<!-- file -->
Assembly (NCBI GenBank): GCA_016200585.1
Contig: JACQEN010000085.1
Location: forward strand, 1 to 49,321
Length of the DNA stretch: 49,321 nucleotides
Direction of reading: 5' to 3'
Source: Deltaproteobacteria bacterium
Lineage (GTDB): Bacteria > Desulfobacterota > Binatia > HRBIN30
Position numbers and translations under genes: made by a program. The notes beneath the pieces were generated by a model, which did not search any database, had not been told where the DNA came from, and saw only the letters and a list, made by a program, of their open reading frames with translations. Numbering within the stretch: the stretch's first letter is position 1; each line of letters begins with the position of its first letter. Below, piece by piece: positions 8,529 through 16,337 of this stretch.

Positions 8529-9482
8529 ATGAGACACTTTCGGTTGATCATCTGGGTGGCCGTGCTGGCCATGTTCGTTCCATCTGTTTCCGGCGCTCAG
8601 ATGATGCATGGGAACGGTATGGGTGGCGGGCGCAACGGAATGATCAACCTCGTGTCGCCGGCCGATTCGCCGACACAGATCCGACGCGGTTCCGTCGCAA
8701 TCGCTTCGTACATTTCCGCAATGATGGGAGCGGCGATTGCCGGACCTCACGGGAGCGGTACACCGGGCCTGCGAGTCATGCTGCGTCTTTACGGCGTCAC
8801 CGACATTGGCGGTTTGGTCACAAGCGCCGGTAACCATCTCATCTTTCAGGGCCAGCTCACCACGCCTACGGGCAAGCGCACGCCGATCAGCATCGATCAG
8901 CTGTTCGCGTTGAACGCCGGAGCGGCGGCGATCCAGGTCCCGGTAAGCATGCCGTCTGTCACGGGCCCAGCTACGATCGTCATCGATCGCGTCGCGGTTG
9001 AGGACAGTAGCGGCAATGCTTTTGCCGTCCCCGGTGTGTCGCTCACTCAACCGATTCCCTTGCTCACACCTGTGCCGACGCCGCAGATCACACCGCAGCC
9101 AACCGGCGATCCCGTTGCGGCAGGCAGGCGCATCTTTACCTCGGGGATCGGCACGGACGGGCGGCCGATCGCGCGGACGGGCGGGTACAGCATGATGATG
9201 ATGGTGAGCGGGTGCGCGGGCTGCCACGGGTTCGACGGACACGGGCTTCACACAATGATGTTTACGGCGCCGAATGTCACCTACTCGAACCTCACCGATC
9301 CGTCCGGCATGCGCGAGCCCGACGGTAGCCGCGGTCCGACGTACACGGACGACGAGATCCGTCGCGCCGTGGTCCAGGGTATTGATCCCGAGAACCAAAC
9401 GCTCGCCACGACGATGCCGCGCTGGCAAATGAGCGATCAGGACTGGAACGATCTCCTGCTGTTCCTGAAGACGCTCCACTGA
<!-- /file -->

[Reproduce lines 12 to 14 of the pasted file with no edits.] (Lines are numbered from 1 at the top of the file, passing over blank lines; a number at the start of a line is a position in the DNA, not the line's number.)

8701 TCGCTTCGTACATTTCCGCAATGATGGGAGCGGCGATTGCCGGACCTCACGGGAGCGGTACACCGGGCCTGCGAGTCATGCTGCGTCTTTACGGCGTCAC
8801 CGACATTGGCGGTTTGGTCACAAGCGCCGGTAACCATCTCATCTTTCAGGGCCAGCTCACCACGCCTACGGGCAAGCGCACGCCGATCAGCATCGATCAG
8901 CTGTTCGCGTTGAACGCCGGAGCGGCGGCGATCCAGGTCCCGGTAAGCATGCCGTCTGTCACGGGCCCAGCTACGATCGTCATCGATCGCGTCGCGGTTG